Hacking The TSA: Exploiting Terrorist Status To Skip 45-Minute Lines

Jan 28, 2016 by

Hacking The TSA: Exploiting Terrorist Status To Skip 45-Minute Lines

I did it. I gamed the system to skip the security line. And I will strike again.

It took a big chunk of my dignity, but after swearing I wouldn’t do it, I did.

What follows is a story of a trick any terrorist can use to skip right to the front of the line, any line.

Even one like this:





This is the line I saw 4 days before Christmas, one of those “busiest travel days of the year.” I was on the cusp of “late” for a flight to visit my mom for Christmas. I gauged it to be a 40-minute line, at least.

There was one weapon in my arsenal I swore I’d never use with any regularity. It was degrading, slave-like, and dangerously close to submissive boot licking. And in a situation like this, it was also ruthlessly effective.

It was a trick a TSA agent told me over a year prior. There was a way to exploit the “SSSS” terrorist designation on my boarding pass to skip directly to the front of the line.

But it came with a catch…

How it usually works – The terrorist in line

Here’s how it’s supposed to go: You’re a terrorist, you wait in line, and at the part where they check your boarding pass, TSA sees that “SSSS” code marking you as a threat, get big eyes, call for a supervisor, and take you on the walk of shame.

Sometimes, at some airports, they have an extra tier of security, where they put people checking boarding passes well before the podium-people.

I love that. The sooner the TSA sees your boarding pass the better. I’ll explain why.

Everything changes when the first TSA agent sees your boarding pass. Their eyes get big, they turnaround and whisper into mouthpiece on their shoulder (often the wrong shoulder, because there’s two of them, which presents a 50/50 chance of stupid people getting it right), and so on. That’s where you become a marked man, and like a prisoner in transit, they won’t allow you to leave their sight.

That last part is key.

How I learned to exploit this

There’s always TSA people just kind of standing around at the mouth of the line, shuffling things around, fighting terrorism via sloth and idleness, etc.

I walked up to the first TSA person I saw, showed him my pass, and said:

“I think I’m supposed to get special treatment.”

He took a long look.

“Yes… yes you are. Follow me.”

Ropes were lifted, crowds were parted, and I was escorted directly to the front. The 45-minute line became a 45-second line.

Why this works

You’ve become their prisoner:¬†Once alerted to your presence, the TSA doesn’t let people on the “Selectee List” leave their sight. I can’t confirm this is a rule, but it is a practice. Its an express-pass to the nearest supervisor. And the shortest distance between two points, they say, is a straight line…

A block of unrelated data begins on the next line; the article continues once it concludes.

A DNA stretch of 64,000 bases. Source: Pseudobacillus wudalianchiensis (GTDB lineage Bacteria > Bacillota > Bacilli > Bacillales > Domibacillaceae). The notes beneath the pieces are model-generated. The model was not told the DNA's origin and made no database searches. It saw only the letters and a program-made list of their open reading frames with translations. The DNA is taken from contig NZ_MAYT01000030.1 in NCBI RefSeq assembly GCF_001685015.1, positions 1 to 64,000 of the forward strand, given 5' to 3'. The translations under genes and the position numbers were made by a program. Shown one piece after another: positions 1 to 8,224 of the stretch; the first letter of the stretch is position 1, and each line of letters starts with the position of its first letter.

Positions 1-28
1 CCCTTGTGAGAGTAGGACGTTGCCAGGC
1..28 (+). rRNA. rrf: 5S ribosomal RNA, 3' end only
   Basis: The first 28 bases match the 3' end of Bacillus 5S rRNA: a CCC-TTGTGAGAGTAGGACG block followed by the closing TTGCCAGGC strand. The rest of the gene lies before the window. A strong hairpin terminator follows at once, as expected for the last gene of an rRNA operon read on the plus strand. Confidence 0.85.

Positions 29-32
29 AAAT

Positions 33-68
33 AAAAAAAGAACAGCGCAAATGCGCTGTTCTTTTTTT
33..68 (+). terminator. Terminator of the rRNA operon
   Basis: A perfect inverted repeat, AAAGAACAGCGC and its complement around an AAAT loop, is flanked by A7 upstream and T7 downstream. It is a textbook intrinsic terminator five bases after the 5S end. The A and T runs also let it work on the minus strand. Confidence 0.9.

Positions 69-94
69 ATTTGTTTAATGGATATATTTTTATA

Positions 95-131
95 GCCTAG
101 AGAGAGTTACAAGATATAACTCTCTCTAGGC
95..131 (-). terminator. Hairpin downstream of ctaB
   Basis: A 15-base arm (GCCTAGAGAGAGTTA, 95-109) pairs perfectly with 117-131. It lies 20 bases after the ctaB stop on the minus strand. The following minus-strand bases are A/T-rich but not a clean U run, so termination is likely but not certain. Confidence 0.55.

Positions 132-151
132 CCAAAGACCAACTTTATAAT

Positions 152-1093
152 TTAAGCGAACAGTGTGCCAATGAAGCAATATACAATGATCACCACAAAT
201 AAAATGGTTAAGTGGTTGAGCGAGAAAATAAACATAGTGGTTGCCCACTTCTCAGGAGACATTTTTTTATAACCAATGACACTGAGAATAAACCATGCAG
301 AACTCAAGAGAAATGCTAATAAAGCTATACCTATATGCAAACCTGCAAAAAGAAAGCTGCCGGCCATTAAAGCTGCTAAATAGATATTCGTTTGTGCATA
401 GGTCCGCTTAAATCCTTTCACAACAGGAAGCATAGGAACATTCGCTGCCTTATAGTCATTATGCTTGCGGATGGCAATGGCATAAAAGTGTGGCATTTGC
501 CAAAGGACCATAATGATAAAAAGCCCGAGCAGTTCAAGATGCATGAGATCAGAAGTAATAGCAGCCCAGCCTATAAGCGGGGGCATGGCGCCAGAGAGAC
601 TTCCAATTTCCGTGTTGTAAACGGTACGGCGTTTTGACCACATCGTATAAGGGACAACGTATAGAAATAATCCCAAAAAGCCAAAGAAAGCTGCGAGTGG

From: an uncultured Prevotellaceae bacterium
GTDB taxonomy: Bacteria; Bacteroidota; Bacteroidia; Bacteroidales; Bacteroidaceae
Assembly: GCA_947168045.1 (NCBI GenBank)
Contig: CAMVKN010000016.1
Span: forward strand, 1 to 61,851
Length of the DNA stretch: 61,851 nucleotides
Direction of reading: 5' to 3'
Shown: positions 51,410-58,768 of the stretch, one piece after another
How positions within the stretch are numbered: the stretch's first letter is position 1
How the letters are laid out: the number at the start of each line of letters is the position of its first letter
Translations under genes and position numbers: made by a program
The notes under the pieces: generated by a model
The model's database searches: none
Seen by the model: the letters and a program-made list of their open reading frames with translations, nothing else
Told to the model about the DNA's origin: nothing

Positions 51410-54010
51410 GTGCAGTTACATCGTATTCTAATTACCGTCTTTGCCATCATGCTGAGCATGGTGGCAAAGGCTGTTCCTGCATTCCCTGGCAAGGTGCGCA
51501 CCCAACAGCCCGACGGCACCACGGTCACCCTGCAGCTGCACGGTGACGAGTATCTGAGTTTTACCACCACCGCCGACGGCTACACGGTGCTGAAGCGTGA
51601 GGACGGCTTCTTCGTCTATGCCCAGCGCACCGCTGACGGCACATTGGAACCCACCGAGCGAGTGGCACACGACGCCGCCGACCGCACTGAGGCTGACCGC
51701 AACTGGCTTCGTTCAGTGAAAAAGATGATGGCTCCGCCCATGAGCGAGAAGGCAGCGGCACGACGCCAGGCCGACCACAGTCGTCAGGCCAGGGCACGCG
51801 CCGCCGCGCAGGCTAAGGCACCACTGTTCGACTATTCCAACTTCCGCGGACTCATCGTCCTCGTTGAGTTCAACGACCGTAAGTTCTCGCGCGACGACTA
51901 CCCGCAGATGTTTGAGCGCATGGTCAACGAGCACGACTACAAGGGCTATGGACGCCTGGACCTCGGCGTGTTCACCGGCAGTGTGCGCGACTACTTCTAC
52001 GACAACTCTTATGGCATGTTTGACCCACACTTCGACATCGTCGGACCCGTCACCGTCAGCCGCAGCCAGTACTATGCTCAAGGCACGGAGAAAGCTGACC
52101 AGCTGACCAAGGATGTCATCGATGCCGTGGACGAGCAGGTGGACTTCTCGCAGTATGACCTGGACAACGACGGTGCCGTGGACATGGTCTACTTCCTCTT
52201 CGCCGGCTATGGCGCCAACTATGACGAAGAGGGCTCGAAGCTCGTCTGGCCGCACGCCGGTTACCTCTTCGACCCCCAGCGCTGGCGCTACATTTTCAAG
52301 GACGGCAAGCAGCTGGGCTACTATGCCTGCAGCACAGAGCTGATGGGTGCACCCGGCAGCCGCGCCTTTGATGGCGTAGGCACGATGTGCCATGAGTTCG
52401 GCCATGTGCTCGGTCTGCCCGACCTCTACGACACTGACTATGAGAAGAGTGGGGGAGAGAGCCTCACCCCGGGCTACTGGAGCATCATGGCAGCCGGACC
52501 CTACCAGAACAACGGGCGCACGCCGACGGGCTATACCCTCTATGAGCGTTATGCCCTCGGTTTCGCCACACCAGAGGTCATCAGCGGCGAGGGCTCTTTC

Dorks like being the hero:¬†Being the one to deliver a terrorist to the supervisor is some kind of badge of honor for TSA dorks. It’s like being the loser on the schoolyard who drags a kid who snuck off-campus for lunch into the principle’s office by his collar. Once they’ve seen your terrorist boarding pass, no TSA person will pass on the opportunity to parade you to the nearest boss.

The Catch: Surrender.

I was caught in one of those timeless dilemmas: The underdog, under the boot of a tyrannical force, is granted a slight reprieve or concession…. If he supplicates himself to his oppressor.

This “front of the line” TSA hack went the same way: Submit myself to a TSA agent and communicate “Hey I am a threat. I now surrender myself to you.”

I was a fugitive for 8 years. This gets me at my core.

Then again, you can’t really stand your mom up on Christmas.

The end.

And that’s how I bypassed that line the rest of you had to stand in on one of the busiest travel days of the year.

Cool how a small act of terrorism 15 years ago can pay a lifetime of dividends. What a country.


-Jetsetting Terrorist

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  1. I’m not sure! There are reports of the app not woknirg for some folks, but they get a 1000 points when they twitter or email Delta with a complaint. You could try checking in online instead, but the promotion terms specifies using the Delta app, so I don’t know if you’ll get the 1,000 extra SkyMiles

  2. Removing oneself from a terrorist watch list is an onerous procedure, involving sending copious amounts of personal information to the TSA to prove one’s identity. Security analysts have criticized the lists as a placebo measure that don’t actually make it easier to track terrorists.

    • elgarak

      One thing of note: The “No Fly List” is not, to the best of my knowledge, a list of persons. It’s a list of names. Just that. Names. You cannot remove yourself easily, because it’s possible there’s another person with a sufficiently similar name out there.

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